This wood carving made me think I had arrived at Easter Island. I decided it would look good in black and white.

Lets get down and boogie!

A gypsy wagon is pulled by a rather unique horse.

I’ll close today with these colorful geometric structures.

NEXT BLOGS:

Monday: Bandon… I’ll continue my series on the beautiful Oregon coast.

Wednesday: The interview with Bone. You won’t want to miss it!

Friday: The buildings of Burning Man, including some stunning temples.

The Journeys of Bone… Forty Years of Wandering the World

Bone has been wandering the world for 40 years. Given his nature, it is only natural that he would end up at Burning Man. He and a butterfly are perched on “Horse with No Name,” preparing to ride off into the desert.

 

Have you met Bone? He’s been hanging around here for 7 years and traveling the world for 40. Once upon a time, and it seems like a long time ago, this blog was even titled the Peripatetic Bone. There’s a story here, of course. In January of 2010, I had attended the San Francisco Writers’ Conference. Part of the event had involved ‘speed dating’ with agents.  I had carried Bone with me to San Francisco and introduced him to three of the agents, suggesting that I wanted to write a book titled “Travels with Bone.” They had been a bit surprised to meet Bone, but had been intrigued by the concept. Each had suggested that I go home and write up a proposal.

 I had also learned at the conference that I needed an Internet presence and would be expected to market any book I succeeded in publishing. I dutifully went home and created a blog for Bone on Word Press. Somewhere in the process, I decided that my first book should be on my Peace Corps experience. So, I wrote and published, “The Bush Devil Ate Sam.” I also changed the name of my blog to “Wandering through Time and Place.”

 I decided it would be fun to reintroduce Bone and do a five-part mini-series on his adventures. Today, I am going to summarize his travels. Next week I will do an interview with Bone. Then I will follow up with three posts on how he was found.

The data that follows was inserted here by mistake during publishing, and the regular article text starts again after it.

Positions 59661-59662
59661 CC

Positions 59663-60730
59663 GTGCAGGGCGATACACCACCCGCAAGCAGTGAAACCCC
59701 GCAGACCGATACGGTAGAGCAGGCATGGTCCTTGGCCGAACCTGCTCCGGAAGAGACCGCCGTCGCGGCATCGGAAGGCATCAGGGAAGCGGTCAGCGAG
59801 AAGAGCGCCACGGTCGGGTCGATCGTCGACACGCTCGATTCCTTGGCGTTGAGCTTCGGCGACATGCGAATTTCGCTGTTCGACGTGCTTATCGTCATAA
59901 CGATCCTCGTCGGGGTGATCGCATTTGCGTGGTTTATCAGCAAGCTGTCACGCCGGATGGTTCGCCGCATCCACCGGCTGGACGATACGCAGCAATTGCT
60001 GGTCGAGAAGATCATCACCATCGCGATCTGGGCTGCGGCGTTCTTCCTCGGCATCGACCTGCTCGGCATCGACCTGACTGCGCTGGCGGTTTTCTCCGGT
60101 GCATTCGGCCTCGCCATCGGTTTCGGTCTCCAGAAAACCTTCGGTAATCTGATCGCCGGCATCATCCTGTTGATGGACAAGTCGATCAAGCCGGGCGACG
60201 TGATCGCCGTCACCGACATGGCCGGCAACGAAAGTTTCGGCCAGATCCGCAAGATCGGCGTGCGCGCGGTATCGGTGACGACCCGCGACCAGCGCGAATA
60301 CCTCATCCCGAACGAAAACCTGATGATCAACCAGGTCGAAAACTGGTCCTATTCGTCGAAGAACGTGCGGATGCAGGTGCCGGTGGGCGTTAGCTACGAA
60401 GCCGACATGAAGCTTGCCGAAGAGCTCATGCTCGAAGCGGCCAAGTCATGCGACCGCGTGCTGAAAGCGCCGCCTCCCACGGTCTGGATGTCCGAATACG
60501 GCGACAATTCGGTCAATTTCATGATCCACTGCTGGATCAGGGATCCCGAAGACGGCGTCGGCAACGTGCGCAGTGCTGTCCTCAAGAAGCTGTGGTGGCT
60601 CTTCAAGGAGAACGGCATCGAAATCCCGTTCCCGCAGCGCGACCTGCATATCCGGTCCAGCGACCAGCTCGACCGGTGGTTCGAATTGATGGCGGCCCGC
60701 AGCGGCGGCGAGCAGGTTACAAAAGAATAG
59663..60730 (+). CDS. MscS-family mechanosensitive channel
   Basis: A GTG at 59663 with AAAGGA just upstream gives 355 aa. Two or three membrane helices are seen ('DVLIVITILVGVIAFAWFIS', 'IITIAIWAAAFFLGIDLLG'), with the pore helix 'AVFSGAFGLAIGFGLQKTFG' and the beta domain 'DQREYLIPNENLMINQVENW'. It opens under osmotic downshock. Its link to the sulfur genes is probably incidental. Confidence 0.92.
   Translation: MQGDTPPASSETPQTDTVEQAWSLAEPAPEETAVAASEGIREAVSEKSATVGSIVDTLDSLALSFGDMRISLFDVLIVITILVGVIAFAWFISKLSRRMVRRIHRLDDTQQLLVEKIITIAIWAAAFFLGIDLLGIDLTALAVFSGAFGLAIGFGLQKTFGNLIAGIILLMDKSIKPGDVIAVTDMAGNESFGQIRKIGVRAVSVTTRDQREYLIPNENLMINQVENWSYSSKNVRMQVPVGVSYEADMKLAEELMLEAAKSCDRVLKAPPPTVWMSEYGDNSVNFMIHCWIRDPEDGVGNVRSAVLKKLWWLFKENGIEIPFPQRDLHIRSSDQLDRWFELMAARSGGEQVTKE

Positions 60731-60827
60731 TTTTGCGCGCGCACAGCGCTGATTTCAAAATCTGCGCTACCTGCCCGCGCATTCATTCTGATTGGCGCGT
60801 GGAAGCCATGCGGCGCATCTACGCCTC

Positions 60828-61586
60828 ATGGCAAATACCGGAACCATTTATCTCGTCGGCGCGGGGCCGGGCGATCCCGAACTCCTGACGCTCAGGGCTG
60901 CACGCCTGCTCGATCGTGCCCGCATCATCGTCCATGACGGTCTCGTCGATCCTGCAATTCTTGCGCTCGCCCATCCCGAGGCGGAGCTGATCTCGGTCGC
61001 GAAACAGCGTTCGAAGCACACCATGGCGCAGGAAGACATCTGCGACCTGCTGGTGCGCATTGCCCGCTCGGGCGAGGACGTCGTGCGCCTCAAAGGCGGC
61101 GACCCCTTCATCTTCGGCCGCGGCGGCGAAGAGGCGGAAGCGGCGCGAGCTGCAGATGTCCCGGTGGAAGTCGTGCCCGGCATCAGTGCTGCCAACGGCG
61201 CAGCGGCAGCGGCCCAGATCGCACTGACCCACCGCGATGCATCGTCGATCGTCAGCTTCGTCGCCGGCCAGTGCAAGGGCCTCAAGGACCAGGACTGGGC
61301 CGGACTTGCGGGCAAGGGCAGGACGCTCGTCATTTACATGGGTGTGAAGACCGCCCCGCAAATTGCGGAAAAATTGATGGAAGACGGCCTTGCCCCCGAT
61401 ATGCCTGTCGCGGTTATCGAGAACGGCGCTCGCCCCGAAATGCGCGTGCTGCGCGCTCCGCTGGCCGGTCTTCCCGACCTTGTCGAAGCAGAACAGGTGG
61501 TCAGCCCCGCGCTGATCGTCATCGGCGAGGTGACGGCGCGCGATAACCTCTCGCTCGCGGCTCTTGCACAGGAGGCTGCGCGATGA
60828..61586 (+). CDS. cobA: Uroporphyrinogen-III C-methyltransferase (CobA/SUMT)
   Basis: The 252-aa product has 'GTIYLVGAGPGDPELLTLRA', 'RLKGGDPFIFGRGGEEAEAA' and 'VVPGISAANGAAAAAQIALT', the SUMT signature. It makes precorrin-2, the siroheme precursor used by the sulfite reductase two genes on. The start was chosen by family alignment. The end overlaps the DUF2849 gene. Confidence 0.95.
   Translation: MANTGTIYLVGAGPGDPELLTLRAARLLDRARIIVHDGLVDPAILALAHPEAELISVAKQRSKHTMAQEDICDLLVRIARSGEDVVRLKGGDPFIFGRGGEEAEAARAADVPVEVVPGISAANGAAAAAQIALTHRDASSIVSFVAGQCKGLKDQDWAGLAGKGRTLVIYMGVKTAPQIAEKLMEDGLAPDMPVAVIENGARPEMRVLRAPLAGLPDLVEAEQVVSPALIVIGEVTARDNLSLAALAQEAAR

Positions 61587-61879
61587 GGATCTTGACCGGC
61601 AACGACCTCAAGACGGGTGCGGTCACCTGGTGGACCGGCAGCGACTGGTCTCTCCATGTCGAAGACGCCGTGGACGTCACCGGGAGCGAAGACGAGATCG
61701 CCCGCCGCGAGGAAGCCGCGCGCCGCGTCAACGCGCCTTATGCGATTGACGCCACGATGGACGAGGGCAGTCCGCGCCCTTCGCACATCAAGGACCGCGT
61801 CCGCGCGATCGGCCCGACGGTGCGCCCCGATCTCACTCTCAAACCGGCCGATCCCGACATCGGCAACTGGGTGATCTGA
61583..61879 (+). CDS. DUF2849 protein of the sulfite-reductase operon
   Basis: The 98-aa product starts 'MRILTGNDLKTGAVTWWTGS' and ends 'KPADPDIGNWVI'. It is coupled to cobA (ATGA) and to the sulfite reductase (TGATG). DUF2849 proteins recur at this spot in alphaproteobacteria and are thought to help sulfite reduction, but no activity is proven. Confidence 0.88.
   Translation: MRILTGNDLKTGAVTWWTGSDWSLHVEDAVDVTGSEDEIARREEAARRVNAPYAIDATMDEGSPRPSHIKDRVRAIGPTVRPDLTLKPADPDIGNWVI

Bone has traveled twice to the base of Mt. Everest.

 

Part I: The History of Bone

Sometime in 1900s Bone started his life as part of horse wandering through the Sierra Nevada Mountains. The horse was allegedly eaten by a bear. Bone ended up in a high mountain meadow practicing Zen and being nibbled on by a miscreant rodent.

1977: He was ‘discovered’ by two lost backpackers (Curt Mekemson and Tom Lovering) on the Tahoe Yosemite Trail above Lake Tahoe and launched his career of wandering the world.

1980-81: Bone commenced his first World Tour with Tom.  He visited Asia including Japan, Hong Kong, Bombay, Delhi and Katmandu where he trekked to the base of Mt. Everest. He then wandered on to spend spring and summer in Europe stopping off in Greece, Spain, Portugal, France, Italy, Austria, Liechtenstein, Luxembourg, Germany, Belgium, England and Ireland. Getting cold, Bone headed south and hitched ride in back of truck through Algeria, Niger, Chad, Nigeria, Cameroon, Central African Republic, Zaire, Sudan, Kenya (where he crossed Equator), Tanzania, Zambia, Zimbabwe, Botswana and South Africa. He signed on with Tom as crew of sailboat in Cape Town and headed north to Mallorca, stopping off on the islands of St. Helena, Ascension, Cape Verde and Madeira. Back in Europe he explored his possible Viking roots in Sweden, Norway and Finland.

Bone ends up in Tom’s hair (don’t ask) on a 2010 trip down the Colorado River.

1983-86: Bone assumed Cheechako status and moved to Alaska with Curt where he was stalked by a grizzly bear on the Kenai Peninsula, explored Prince William Sound by kayak, learned to winter camp in 30 degree below zero weather while listening to wolves howl, backpacked in the Brooks Range north of the Arctic Circle, and discussed the finer points of eating salmon with Great Brown Bears in Katmai National Park. He escaped briefly to the warmer climate of Hawaii and participated in New Orleans Mardi Gras.

1986: He backpacked the Western US for five months with Curt exploring the Grand Canyon, the Gila Wilderness of New Mexico, the Rockies, and the Wind River Mountains of Wyoming before returning to his beloved Sierras.

1989: Bone went on a six month 10,000-mile solo bike tour with Curt around North America visiting 18 states and 4 Canadian provinces. He ended his journey by meeting Peggy.

1990: The International Society of the BONE was formed at Senior Frogs in Mazatlan, Mexico, where Bone spent the afternoon being pickled in a pitcher of margaritas and being kissed by lovely senoritas.